The concept of a call set-up process, wherein resources are reserved before calls are established in a network, goes back to the signaling-theory days of telephony. This concept was adapted for data networking when QoS in IP network became an issue. RSVP has been designed by the IETF in 1997 for this very function. The protocol was designed to request required bandwidth and traffic conditions on a defined or explained path.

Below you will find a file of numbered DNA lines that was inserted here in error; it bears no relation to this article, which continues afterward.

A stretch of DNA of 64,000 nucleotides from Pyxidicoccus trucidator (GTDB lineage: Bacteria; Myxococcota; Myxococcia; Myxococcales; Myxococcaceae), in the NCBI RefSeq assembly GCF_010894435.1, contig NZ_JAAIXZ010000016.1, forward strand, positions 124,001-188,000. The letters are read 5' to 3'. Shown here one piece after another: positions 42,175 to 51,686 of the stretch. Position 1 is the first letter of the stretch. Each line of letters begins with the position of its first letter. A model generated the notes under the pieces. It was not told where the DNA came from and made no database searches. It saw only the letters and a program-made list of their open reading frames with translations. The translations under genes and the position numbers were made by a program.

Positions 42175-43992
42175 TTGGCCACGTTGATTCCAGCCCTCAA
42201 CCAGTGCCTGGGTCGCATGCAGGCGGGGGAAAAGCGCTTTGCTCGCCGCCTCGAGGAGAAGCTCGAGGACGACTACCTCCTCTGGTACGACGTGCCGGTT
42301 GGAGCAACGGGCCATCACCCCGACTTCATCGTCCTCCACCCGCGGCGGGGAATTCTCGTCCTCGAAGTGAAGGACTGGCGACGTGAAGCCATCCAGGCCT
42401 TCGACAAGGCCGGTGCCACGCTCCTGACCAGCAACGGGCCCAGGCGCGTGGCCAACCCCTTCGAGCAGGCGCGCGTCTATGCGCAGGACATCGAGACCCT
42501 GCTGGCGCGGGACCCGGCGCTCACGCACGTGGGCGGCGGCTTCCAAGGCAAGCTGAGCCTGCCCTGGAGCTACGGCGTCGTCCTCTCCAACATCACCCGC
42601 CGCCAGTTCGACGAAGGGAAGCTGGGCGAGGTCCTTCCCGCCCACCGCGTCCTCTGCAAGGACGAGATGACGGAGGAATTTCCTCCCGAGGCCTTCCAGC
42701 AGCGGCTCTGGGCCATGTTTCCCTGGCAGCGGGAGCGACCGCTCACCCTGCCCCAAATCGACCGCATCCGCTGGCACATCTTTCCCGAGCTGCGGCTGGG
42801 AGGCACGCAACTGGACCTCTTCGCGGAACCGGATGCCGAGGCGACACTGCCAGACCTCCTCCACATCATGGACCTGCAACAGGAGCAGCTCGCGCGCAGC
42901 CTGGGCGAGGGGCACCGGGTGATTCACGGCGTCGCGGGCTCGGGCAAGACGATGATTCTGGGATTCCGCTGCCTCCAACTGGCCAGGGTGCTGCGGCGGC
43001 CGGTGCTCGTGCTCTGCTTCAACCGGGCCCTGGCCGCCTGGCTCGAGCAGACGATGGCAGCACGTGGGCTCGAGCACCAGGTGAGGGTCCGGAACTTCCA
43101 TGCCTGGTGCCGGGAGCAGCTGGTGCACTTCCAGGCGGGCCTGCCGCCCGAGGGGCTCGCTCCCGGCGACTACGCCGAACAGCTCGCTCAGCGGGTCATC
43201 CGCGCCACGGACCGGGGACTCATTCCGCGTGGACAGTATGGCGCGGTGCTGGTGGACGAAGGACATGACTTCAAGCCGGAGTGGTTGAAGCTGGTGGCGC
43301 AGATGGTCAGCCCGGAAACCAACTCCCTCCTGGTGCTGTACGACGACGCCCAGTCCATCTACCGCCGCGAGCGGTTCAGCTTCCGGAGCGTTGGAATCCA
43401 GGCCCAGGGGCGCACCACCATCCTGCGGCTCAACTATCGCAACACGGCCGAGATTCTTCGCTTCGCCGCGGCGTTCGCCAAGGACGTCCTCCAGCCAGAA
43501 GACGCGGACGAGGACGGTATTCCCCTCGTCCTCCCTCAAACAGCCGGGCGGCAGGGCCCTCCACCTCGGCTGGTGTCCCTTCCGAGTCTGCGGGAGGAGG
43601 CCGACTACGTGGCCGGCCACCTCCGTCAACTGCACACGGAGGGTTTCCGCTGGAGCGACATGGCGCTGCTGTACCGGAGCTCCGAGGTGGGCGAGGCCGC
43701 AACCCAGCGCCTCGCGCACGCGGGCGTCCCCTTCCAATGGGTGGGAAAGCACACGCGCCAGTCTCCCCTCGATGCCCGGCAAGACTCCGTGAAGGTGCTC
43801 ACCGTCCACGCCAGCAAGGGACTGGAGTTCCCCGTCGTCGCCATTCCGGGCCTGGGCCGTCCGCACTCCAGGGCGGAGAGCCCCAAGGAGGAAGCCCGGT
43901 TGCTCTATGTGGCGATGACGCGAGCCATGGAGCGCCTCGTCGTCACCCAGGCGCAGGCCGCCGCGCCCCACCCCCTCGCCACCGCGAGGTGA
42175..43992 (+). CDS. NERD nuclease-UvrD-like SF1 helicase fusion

RSVP with features added to accommodate traffic engineering is one of the two protocols elected to design MPLS networks signaling (see RFC 3031 and RFC 3210). The so called RSVP-TE has been extended as the elected protocol for GMPLS networks signaling (see RFC 3473).
MARBEN RSVP-TE has been designed to provide the most simple interface that hides non- RSVP-TE protocol mechanisms to the user of the Networking Protocols stack. Indeed, MARBEN RSVP-TE fully handles:
MARBEN RSVP-TE service is intended to be generic and extensible enough to accommodate a set of different user’s profile, and future extensions to the RSVP-TE protocol. Such user's profiles are: